Collin County Judge Chris Hill issued a “stay-at-home” executive order Tuesday morning. The order is effective immediately and lasts for seven days unless continued by the Collin County commissioners.

According to the order, all persons in Collin County are ordered to stay home, except for travel related to essential activities – entertainment activities are not considered essential.

Unlike Dallas County’s “shelter in place” order effective Monday, Hill said the new Collin County order allows all businesses to remain open as long as they follow the guidelines set forth by the government, including taking actions “necessary to prevent the spread of COVID-19, to increase social distancing in the normal course of business activities, and to provide for a safe and healthy work environment.” This includes keeping people six feet apart and no more than 10 working together at once.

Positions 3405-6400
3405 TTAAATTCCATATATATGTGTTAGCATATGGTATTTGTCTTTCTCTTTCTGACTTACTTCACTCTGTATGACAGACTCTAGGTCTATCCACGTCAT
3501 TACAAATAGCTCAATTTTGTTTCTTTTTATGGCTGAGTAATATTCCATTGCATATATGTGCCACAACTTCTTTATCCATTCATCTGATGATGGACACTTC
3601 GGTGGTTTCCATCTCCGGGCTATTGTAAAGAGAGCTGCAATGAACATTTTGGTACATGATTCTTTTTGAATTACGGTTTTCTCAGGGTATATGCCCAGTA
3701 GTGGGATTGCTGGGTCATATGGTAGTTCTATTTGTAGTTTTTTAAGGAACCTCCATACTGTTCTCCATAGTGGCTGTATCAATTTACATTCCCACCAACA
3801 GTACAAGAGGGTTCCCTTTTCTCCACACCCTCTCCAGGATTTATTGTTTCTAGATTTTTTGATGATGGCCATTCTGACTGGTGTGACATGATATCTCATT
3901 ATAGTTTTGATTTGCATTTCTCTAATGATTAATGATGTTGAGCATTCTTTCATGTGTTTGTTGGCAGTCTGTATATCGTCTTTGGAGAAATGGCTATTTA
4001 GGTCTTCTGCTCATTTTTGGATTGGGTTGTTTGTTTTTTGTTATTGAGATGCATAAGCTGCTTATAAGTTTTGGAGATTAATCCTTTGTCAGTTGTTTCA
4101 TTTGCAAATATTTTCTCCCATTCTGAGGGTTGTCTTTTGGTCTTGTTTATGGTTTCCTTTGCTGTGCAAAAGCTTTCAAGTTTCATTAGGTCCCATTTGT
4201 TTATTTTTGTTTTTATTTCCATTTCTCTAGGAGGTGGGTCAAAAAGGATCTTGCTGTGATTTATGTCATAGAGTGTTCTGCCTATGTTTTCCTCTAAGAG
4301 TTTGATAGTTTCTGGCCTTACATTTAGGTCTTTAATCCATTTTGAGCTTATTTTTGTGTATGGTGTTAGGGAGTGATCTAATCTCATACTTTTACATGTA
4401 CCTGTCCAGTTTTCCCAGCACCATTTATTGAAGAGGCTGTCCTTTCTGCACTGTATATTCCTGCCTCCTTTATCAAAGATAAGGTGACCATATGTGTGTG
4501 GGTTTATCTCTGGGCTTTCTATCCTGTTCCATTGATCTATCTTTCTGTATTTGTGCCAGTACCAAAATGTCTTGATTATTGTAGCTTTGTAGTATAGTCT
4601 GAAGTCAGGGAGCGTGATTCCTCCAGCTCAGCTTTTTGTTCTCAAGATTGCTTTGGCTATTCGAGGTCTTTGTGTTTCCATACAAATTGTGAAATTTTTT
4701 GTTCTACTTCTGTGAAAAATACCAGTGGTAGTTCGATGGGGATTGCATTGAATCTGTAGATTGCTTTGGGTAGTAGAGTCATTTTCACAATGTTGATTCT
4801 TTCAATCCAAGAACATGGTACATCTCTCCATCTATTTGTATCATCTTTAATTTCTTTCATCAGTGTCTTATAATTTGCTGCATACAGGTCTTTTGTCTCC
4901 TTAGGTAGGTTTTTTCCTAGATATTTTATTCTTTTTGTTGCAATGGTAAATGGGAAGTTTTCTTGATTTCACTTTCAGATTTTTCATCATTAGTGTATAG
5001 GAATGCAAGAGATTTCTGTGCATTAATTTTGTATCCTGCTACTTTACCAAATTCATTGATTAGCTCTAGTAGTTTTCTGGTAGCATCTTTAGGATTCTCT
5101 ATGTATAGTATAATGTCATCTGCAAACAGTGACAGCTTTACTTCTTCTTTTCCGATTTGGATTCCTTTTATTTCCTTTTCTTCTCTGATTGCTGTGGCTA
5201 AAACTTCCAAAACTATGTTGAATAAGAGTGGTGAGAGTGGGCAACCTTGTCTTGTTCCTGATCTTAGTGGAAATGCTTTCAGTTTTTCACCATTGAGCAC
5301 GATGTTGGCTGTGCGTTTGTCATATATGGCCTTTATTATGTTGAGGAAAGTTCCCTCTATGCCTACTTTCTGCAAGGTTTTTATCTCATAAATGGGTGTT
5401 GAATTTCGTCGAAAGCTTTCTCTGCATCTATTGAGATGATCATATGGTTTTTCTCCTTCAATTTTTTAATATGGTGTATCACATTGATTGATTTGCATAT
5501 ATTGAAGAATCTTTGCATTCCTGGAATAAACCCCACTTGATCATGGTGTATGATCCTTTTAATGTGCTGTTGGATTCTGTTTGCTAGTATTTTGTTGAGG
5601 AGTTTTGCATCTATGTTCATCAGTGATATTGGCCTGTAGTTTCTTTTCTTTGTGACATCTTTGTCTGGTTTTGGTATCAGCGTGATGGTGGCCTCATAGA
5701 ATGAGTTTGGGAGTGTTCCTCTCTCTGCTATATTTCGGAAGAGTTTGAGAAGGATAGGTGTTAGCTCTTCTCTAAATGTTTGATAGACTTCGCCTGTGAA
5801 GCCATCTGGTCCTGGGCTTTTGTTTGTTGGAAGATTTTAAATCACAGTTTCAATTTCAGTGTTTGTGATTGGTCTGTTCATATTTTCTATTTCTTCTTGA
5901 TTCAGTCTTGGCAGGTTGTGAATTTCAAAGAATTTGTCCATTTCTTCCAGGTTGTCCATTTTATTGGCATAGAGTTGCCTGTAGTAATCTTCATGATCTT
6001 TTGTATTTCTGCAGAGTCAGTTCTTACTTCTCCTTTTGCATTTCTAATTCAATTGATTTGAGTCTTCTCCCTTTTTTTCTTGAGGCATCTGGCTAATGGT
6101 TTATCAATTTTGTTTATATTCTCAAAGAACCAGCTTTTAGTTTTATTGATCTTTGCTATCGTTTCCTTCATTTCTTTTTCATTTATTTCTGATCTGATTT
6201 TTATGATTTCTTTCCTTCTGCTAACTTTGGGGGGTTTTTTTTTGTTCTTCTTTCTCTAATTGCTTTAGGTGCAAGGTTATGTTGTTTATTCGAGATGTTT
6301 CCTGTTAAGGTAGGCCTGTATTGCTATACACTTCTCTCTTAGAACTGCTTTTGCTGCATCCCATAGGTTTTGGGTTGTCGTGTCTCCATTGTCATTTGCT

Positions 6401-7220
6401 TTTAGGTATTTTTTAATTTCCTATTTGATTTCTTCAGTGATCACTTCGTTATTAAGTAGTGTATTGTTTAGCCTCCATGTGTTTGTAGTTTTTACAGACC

“Any business that cannot operate according to guidelines can’t stay open unless they can make changes to their model of business to bring themselves into compliance,” Hill said during a county press conference.

The order states that businesses must increase social distancing in the normal course of business activities. “Social distancing is generally understood to mean staying at least six feet away from other people, avoiding mass gatherings, working from home if possible, canceling or postponing large meetings, and not shaking hands. Where social distancing is not possible in the normal course of business activities, extreme care should be taken to reduce the risk of exposure to, and transmittal of, germs and COVID-19,” the order states.

“I want to make it clear that all businesses, all jobs and all workers are essential to the financial health of our local economy and therefore are essential to the financial health and well-being of Collin County citizens,” Hill said, quoting the order. “Persons who are employed need to stay employed; persons who are not employed need to gain employment; businesses that are able to remain open need to remain open.”

Collin County has had 45 confirmed positive cases of COVID-19. Of those, 33 are in home isolation, three are hospitalized, eight have recovered and one has died.

Going forward, Hill said that as officials watch the circumstances unfold, they will make decisions based on those current circumstances.

Read the full order here:

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